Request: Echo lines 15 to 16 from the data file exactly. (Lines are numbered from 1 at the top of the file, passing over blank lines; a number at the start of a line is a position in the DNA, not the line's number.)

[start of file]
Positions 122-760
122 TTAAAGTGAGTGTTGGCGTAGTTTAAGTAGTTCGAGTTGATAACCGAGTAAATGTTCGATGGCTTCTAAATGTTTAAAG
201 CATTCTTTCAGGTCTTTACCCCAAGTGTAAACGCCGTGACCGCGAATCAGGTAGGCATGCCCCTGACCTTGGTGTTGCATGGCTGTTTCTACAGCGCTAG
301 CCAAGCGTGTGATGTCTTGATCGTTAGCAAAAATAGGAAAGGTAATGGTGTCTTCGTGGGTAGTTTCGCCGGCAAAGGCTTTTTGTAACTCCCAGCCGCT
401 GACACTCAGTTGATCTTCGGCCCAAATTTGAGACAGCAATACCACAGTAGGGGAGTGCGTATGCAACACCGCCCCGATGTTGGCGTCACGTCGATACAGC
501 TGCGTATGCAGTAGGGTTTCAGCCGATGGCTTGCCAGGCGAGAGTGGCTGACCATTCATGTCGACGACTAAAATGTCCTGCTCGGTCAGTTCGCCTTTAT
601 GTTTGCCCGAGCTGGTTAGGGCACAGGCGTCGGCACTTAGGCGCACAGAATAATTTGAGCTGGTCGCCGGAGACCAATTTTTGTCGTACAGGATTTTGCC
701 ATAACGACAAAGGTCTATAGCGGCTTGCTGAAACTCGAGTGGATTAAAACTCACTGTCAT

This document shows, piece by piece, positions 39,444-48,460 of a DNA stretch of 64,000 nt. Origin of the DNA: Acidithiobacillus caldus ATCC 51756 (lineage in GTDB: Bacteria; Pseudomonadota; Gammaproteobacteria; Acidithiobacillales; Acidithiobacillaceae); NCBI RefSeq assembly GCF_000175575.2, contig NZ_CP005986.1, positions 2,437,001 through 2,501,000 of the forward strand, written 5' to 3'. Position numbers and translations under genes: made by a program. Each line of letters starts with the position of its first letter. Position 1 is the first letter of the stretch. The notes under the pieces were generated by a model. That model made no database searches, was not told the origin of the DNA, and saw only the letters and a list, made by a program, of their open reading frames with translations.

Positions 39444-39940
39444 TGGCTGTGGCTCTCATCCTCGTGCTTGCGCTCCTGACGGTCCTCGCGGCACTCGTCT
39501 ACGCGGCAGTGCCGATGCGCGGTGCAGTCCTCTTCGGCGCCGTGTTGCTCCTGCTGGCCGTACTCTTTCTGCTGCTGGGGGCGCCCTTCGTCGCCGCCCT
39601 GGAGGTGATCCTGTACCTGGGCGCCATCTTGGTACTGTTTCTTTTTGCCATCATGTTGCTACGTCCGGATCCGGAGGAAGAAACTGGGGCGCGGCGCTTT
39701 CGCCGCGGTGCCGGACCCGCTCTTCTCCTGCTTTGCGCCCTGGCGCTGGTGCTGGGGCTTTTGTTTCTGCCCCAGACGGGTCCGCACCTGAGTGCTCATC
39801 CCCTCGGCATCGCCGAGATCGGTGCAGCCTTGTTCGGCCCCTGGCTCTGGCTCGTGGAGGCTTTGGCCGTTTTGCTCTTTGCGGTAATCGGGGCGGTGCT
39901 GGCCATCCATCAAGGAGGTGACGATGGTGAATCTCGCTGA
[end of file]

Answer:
39801 CCCTCGGCATCGCCGAGATCGGTGCAGCCTTGTTCGGCCCCTGGCTCTGGCTCGTGGAGGCTTTGGCCGTTTTGCTCTTTGCGGTAATCGGGGCGGTGCT
39901 GGCCATCCATCAAGGAGGTGACGATGGTGAATCTCGCTGA